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Franky Zapata: French hoverboard inventor successfully crosses the Channel for the first time | World News

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Boris Johnson heading to his first international summit as PM | World News

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Boris Johnson is heading to his first international summit as prime minister – and meetings with Donald Trump, the EU and other world leaders on the agenda.

International issues such as climate change, inequality and security are likely to dominate the three-day G7 summit in the French seaside town of Biarritz.

But it will also be a chance for Mr Johnson to talk Brexit and trade on the global stage.

He is expected to tell the US president that the NHS will not be on the table in any future trade deal.

Speaking ahead of the summit in southern France, the prime minister said some people “question” the UK’s choice to leave the EU and fear it will cause the country to “retreat from the world”.

But he insisted those who “think Britain’s best days are behind us” are “gravely mistaken” – adding that the UK will “remain at the heart of the alliances that span the world”.

The event is Mr Johnson’s first international summit in the job and will bring him face to face with Mr Trump.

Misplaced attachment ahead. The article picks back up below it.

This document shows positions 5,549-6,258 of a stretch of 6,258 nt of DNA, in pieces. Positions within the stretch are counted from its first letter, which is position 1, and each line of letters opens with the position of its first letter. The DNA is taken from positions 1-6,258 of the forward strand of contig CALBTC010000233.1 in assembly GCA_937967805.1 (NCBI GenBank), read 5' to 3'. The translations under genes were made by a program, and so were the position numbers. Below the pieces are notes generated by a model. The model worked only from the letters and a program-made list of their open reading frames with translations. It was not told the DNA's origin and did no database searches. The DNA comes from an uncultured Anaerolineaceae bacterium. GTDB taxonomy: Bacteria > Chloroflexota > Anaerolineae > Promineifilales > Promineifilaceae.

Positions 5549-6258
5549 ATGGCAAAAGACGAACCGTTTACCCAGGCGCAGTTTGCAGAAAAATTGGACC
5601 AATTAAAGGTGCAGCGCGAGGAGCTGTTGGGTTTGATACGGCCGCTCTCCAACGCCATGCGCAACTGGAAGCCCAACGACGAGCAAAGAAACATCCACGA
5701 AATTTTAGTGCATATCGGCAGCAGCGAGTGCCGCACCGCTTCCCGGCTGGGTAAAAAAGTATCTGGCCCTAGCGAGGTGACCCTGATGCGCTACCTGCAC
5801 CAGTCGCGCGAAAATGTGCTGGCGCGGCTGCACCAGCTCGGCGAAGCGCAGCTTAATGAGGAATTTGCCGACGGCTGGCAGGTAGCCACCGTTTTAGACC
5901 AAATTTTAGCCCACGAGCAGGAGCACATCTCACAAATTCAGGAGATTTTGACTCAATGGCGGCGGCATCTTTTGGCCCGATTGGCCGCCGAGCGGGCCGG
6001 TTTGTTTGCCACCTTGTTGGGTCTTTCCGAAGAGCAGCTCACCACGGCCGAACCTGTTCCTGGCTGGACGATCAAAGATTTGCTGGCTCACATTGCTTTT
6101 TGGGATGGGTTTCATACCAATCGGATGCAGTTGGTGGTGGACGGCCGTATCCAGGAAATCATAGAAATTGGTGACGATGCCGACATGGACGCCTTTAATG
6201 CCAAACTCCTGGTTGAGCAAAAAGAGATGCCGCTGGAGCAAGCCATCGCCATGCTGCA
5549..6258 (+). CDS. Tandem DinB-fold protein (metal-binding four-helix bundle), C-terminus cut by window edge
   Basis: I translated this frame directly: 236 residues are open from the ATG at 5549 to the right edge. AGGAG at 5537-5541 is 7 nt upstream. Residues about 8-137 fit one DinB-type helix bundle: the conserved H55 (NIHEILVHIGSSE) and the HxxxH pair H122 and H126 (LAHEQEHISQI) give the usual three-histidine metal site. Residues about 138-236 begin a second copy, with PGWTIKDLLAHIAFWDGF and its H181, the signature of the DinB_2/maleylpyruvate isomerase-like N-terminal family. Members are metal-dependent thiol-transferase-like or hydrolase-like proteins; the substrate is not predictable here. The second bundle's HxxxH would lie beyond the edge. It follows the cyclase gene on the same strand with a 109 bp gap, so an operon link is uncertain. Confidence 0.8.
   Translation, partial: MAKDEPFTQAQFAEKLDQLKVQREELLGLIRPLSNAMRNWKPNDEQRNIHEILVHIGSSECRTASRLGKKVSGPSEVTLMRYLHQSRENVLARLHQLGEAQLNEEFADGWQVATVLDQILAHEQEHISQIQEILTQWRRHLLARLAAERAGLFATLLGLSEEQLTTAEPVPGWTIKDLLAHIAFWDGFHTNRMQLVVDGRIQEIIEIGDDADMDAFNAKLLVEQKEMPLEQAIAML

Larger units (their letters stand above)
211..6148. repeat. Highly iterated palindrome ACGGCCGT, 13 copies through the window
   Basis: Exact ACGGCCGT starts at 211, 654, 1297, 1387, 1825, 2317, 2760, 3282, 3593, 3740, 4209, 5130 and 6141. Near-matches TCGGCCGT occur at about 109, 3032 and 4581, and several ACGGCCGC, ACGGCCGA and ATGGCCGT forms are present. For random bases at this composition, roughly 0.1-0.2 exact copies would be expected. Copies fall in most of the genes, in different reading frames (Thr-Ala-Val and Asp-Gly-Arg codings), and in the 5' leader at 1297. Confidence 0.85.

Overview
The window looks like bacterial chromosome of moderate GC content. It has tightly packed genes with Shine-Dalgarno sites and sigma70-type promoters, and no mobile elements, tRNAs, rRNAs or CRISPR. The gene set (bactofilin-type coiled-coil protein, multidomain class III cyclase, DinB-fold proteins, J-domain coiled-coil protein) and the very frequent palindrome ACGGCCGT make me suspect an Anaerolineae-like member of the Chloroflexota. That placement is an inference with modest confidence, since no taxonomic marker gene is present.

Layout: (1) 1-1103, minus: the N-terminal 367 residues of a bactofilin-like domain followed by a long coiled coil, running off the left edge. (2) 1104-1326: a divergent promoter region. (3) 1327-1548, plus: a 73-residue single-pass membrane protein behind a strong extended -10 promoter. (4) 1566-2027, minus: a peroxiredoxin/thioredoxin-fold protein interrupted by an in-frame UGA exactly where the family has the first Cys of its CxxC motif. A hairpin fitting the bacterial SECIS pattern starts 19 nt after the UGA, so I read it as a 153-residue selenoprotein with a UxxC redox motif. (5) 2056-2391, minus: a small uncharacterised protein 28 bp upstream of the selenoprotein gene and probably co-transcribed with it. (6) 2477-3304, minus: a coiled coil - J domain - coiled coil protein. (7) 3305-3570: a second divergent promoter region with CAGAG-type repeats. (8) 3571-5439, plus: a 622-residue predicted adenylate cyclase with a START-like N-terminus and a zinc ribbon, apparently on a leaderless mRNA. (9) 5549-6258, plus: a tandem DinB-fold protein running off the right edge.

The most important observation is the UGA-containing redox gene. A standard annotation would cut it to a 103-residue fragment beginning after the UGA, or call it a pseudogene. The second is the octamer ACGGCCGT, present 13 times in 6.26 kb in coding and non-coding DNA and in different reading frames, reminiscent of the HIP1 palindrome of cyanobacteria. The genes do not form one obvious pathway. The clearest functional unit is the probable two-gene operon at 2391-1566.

In a phone call last night ahead of the meeting on Friday night, the two men discussed foreign policy and global trade.

When they sit down on Sunday, talk is expected to turn to the possibility of a post-Brexit free trade agreement, with Boris Johnson expected to tell the president that the NHS and animal welfare standards will need to be protected in the negotiations.

The summit will also see Mr Johnson’s first meeting with European Council President Donald Tusk.

Downing Street has been playing down any chance of a Brexit breakthrough, with the prime minister warning on Friday that people should “not hold their breath” for progress any time soon.

French President Emmanuel Macron delivers a speech on environment and social equality to business leaders on the eve of the G7 summit, on August 23, 2019 in Paris
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G7 Summit host, French President Emmanuel Macron, wants the environment high on the agenda